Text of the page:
Peeling peel and stick tile


DON’T peel off all backing paper at once.

The paper on the back of peel-and-stick tiles is typically referred to as backing paper. While it may seem appropriate to simply remove the backing and place the tile like you would a sticker, it’s actually a better idea to only peel half of the backing paper. The reason for this is that the backing paper has arrows to indicate the orientation of the tile. For the best results, the tiles should be laid according to the arrows on the backing paper, ensuring that all tiles are installed in the same orientation.

If one tile is facing a different direction than the rest of the tiles, it will likely stand out, though there are patterns that are completely symmetrical on all sides. The backing paper also helps to protect the adhesive, so it’s recommended to peel the backing paper from one edge of the tile, then begin to lay the tile in the proper place and orientation. As the edge makes contact with the surface, continue to remove the paper until the entire back is exposed and the tile is laying flat against the surface of the wall or floor.

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Peel and Stick tile in bathroom


DON’T stretch the peel-and-stick tile too much when installing.

After measuring the surface area for the backsplash, wall, or floor, planning out the exact layout of the tiles, and cutting them to the correct size and shape, the job should be relatively straightforward. Just peel and stick the tiles in the correct place and orientation according to the plan and the result should look as you intended. However, some DIYers put too much force into bending, pressing, and flexing the tiles as they install them, which can cause the tile to stretch.

When the tiles become stretched out, they take up more space than originally intended, creating problems with the installation. The stretched tile is susceptible to breaking and doesn’t fit with the established pattern, so it needs to be removed before the job can be completed. If you choose to leave the stretched tile, expect this damaged piece to stand out from the rest of the project, negatively impacting the aesthetic appearance and the quality of the job.

Installing Peel and Stick Tile backsplash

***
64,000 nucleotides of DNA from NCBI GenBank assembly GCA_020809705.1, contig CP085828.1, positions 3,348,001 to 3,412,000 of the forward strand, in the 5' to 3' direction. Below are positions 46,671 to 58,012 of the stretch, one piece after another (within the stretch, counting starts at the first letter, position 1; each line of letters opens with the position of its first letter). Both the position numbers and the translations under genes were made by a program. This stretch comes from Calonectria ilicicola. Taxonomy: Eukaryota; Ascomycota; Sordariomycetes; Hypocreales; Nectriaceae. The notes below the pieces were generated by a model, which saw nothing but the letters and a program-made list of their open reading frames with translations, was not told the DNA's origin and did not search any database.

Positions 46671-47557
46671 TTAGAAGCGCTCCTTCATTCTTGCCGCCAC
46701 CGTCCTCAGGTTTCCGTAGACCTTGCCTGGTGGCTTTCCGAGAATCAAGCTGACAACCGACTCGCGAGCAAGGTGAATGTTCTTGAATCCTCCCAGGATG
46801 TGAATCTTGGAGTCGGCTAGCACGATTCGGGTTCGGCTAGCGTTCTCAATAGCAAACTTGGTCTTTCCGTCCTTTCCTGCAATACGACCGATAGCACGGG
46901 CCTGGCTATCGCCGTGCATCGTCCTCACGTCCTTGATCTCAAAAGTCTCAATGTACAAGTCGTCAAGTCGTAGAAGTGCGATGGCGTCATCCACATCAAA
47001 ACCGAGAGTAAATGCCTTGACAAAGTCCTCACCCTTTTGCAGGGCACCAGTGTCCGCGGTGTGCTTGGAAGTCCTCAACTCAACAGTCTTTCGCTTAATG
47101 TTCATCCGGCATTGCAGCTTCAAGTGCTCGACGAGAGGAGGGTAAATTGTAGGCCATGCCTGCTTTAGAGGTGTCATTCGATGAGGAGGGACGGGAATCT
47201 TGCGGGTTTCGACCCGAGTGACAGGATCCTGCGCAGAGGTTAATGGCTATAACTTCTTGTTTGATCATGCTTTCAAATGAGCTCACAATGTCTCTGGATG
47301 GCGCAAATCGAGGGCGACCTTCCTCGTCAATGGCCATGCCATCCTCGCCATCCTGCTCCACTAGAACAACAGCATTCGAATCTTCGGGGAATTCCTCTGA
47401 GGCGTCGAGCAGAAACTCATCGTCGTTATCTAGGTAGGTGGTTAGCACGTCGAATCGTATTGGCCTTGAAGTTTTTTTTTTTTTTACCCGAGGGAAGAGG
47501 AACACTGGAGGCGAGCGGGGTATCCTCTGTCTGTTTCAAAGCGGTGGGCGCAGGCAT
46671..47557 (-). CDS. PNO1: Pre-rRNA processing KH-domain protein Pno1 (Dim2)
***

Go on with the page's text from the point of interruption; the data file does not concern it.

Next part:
DO keep extra peel-and-stick tile for future repairs.

Tile manufacturers and the companies that stock these products regularly update available color palettes, patterns, and tile thicknesses, so there is no guarantee that you will be able to find the same type of tile, even if you return just a few weeks later. For this reason, it’s a good idea to invest in extra tiles. Having about 5 percent more tiles than necessary to complete the project helps to ensure that the color and pattern match the existing tiles in case any pieces are ripped off, cracked, chipped, or otherwise broken.

If damage to the existing tile does occur, use a blow dryer to warm up the adhesive, then gently peel the damaged tile off and prepare the surface for the installation of the new tile. In most cases, small patches can be completed without needing to move or reassemble the surrounding tiles. Just make sure that the replacement tile is facing the correct direction so that the repair blends in seamlessly with the existing pattern.

DO use gentle heat for easier removal.

Replace old peel-and-stick tiles before installing a new floor, backsplash, or wall to ensure that the surface is clean and smooth for the best results. Newly installed tiles should also be replaced if they become loose, chipped, or broken, but the strong adhesive on the back of the tile can make removal difficult.

To help prevent damage to the wall or floor behind the tiles, use a heat gun or hairdryer to apply gentle heat to each tile. The heat increases the flexibility of the tile and loosens the adhesive, making it easier to remove the tile from the wall. A putty knife can help to break through stubborn adhesive without damaging the surface of the wall or floor, though the remaining adhesive will need to be sanded or scraped from the surface before the new tile can be laid.